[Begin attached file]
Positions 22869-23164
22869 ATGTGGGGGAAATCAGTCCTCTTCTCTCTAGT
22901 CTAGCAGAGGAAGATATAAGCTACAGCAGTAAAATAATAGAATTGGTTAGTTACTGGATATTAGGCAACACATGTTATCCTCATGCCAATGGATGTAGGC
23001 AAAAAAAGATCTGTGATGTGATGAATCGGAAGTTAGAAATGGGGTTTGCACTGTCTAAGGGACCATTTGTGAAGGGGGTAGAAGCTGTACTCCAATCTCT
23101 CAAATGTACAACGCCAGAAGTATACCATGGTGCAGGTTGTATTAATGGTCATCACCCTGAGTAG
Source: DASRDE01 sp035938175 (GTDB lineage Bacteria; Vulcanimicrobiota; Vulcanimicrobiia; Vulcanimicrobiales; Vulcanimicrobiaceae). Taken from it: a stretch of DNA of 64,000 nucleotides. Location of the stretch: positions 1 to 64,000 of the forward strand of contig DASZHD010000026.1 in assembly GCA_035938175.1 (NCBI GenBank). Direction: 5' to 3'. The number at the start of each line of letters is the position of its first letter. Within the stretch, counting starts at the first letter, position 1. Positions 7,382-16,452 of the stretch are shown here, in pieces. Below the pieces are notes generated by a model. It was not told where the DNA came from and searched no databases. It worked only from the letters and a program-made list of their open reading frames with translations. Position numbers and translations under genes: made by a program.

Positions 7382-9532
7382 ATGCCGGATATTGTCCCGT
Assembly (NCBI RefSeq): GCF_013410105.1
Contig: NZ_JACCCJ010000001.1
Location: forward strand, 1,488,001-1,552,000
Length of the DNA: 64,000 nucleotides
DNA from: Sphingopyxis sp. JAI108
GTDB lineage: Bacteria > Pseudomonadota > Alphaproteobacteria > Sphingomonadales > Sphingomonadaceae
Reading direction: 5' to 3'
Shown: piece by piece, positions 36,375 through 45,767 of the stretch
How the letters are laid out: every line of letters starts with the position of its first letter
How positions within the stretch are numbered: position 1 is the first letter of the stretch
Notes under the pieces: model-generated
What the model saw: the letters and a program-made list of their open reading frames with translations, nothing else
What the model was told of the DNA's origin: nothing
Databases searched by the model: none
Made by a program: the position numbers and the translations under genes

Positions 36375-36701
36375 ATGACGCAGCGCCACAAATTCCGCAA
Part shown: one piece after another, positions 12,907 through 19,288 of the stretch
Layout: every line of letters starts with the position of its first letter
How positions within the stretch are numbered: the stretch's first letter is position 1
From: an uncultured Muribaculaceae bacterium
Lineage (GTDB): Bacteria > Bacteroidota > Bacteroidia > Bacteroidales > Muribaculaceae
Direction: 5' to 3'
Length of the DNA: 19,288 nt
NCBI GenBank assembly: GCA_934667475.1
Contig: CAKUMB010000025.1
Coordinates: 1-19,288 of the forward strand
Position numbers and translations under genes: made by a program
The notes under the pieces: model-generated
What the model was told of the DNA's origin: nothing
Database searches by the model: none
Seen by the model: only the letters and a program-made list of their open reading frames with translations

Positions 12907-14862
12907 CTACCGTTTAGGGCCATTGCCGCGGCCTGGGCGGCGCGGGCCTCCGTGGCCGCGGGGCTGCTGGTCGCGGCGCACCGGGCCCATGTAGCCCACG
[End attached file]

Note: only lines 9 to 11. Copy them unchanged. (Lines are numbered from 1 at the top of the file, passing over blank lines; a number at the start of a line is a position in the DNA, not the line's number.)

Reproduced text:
Assembly (NCBI RefSeq): GCF_013410105.1
Contig: NZ_JACCCJ010000001.1
Location: forward strand, 1,488,001-1,552,000